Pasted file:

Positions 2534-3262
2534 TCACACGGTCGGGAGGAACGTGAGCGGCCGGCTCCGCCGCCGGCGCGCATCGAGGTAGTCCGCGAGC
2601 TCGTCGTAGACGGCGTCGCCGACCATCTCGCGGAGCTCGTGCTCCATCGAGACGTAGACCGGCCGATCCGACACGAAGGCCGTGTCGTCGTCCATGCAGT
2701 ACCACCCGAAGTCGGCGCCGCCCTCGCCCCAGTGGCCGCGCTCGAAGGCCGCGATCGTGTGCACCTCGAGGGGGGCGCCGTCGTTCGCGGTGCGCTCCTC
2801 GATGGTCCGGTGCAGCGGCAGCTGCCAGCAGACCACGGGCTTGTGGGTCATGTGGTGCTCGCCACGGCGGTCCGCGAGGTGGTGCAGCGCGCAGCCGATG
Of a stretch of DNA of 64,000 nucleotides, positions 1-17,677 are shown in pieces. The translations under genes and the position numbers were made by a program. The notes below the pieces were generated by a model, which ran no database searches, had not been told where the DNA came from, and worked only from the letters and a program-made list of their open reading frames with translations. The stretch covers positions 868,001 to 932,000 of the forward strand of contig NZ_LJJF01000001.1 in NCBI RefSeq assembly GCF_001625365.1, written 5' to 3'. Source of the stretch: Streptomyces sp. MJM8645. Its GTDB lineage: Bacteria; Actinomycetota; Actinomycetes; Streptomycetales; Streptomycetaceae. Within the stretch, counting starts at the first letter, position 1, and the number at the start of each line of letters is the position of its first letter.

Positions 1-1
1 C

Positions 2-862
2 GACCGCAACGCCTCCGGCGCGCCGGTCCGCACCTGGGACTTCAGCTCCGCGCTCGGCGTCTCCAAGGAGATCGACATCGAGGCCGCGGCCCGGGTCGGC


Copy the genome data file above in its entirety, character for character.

Positions 2534-3262
2534 TCACACGGTCGGGAGGAACGTGAGCGGCCGGCTCCGCCGCCGGCGCGCATCGAGGTAGTCCGCGAGC
2601 TCGTCGTAGACGGCGTCGCCGACCATCTCGCGGAGCTCGTGCTCCATCGAGACGTAGACCGGCCGATCCGACACGAAGGCCGTGTCGTCGTCCATGCAGT
2701 ACCACCCGAAGTCGGCGCCGCCCTCGCCCCAGTGGCCGCGCTCGAAGGCCGCGATCGTGTGCACCTCGAGGGGGGCGCCGTCGTTCGCGGTGCGCTCCTC
2801 GATGGTCCGGTGCAGCGGCAGCTGCCAGCAGACCACGGGCTTGTGGGTCATGTGGTGCTCGCCACGGCGGTCCGCGAGGTGGTGCAGCGCGCAGCCGATG
Of a stretch of DNA of 64,000 nucleotides, positions 1-17,677 are shown in pieces. The translations under genes and the position numbers were made by a program. The notes below the pieces were generated by a model, which ran no database searches, had not been told where the DNA came from, and worked only from the letters and a program-made list of their open reading frames with translations. The stretch covers positions 868,001 to 932,000 of the forward strand of contig NZ_LJJF01000001.1 in NCBI RefSeq assembly GCF_001625365.1, written 5' to 3'. Source of the stretch: Streptomyces sp. MJM8645. Its GTDB lineage: Bacteria; Actinomycetota; Actinomycetes; Streptomycetales; Streptomycetaceae. Within the stretch, counting starts at the first letter, position 1, and the number at the start of each line of letters is the position of its first letter.

Positions 1-1
1 C

Positions 2-862
2 GACCGCAACGCCTCCGGCGCGCCGGTCCGCACCTGGGACTTCAGCTCCGCGCTCGGCGTCTCCAAGGAGATCGACATCGAGGCCGCGGCCCGGGTCGGC